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The Knobby Pumpkins of Chioggia

Have you noticed there's a slight change in the air now that September is here. Fall is about to arrive and we've got pumpkins on our mind. Specifically those from the fishing village of Chioggia at the southern tip of Venice. The Marina di Chioggia, also known as the sea pumpkin, is one of the most beautiful and unique of all squash. With a large turban-shape and a knobby, blue-green color it cuts to reveal a deep yellow-orange and a rich sweet flesh.

Delicious alone, sliced, grilled and drenched in extra virgin olive oil, rosemary, and sage; made into gnocchi or risotto or as a filling for a Venetian tortellini, made into pies or tarts or used as a delicious nutty sauce. In the U.S., it may be difficult to find this variety, like Venice and its surrounding regions, this pumpkin is magical.

Pumpkin Gnocchi with Butter and Sage Sauce

  • 2 cups all purpose flour, plus more for rolling

  • 2 cups prepared pumpkin ( Preheat oven to 350°. Bake pumpkin chunks on a lightly oiled baking sheet until tender, 30–45 minutes. Remove from oven and set aside for about 10 minutes. When cool enough to handle, remove and discard skin. Transfer pumpkin pulp to a mixing bowl, mash with a fork).

or 1 - 15 oz can prepared pumpkin (not pumpkin pie mix). If using canned pumpkin, spread the pumpkin on a paper towel and let sit for 10 min to absorb any extra liquid.

  • 1 cup whole milk ricotta cheese

  • 1 egg

  • 1/3 cup finely grated Parmigiano Reggiano cheese, plus more for garnish

  • 1/4 tsp salt

  1. On a clean work surface place the 2 cups of flour. Using your hands, make a well in the center of the flour.

  2. Add in the egg and blend lightly with your hand or a fork. Do not overwork dough or you will develop the flour's gluten too much, resulting in hard, gummy gnocchi.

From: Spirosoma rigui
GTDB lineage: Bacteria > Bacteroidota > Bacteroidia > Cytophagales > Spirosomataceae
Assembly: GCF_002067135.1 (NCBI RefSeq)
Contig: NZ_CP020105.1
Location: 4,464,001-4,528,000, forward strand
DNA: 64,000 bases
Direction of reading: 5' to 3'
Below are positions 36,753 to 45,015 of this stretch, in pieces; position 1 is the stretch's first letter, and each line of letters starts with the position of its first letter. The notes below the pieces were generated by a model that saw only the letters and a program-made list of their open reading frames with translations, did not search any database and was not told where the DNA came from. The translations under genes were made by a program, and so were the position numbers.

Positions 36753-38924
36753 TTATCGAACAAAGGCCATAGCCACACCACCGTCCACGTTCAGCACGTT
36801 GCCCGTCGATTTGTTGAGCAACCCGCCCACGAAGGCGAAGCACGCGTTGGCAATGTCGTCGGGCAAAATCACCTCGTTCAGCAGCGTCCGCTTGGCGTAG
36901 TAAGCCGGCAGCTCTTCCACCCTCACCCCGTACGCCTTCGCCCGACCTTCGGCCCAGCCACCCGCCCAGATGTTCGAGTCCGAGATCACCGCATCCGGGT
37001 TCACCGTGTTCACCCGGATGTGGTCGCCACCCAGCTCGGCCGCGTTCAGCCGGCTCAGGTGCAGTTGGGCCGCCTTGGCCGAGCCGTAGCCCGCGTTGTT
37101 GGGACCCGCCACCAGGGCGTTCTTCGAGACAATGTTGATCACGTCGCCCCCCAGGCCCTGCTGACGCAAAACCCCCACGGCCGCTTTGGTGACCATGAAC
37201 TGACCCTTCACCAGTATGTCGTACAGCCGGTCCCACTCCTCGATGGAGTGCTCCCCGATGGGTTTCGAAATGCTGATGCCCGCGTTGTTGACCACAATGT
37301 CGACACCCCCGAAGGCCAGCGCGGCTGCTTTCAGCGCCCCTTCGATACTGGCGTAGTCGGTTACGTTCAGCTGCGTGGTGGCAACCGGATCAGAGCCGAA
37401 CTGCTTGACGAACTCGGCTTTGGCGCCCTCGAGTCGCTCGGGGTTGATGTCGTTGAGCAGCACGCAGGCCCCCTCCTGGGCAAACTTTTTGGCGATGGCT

3. Add in the ricotta, pumpkin (mashed or run through a ricer if using fresh), cheese and salt.

  4. Slowly incorporate all of the ingredients together kneading lightly to completely combine, adding additional flour if too sticky.

  5. Working with a small amount at a time and floured hands, roll out a long rope approximately 3/4 inches wide. Cut into squares.

  6. Using a gnocchi board or the back of a fork (as did our Nonna) slowly roll each piece of gnocchi with your finger. If gnocchi are sticking to the board or the fork, dust both the surfaces and gnocchi lightly with flour.

  7. Place the gnocchi on a tray covered with a kitchen towel as you finish making the rest of the dough.

For soft, fluffy gnocchi you should cook them immediately**. Bring a large pot of salted water to a boil. Add in the gnocchi, making sure to not overcrowd the pot. Stir so that the gnocchi do not sink to the bottom of the pan. When they are ready the gnocchi will float up to the surface of the water.

Butter and Sage Sauce

  • 3/4 stick unsalted butter

  • 6-10 sage leaves

  • Coarse sea salt and coarsely ground pepper to taste

Add the butter to a skillet and melt over a medium flame. Cook the butter until it turns a light brown color, approx. 5-6 min. Add the sage leaves and sauté. Add the cooked gnocchi into the butter and sage sauce. Toss to combine. Season with salt if needed. Garnish with cheese and sprinkle with pepper.

*you can substitute butternut squash in this recipe if you cannot find good pumpkin

**Gnocchi should not be stored in a refrigerator. You can freeze them until they harden then portion is small freezer bags to be thawed just before tossing them into boiling water.

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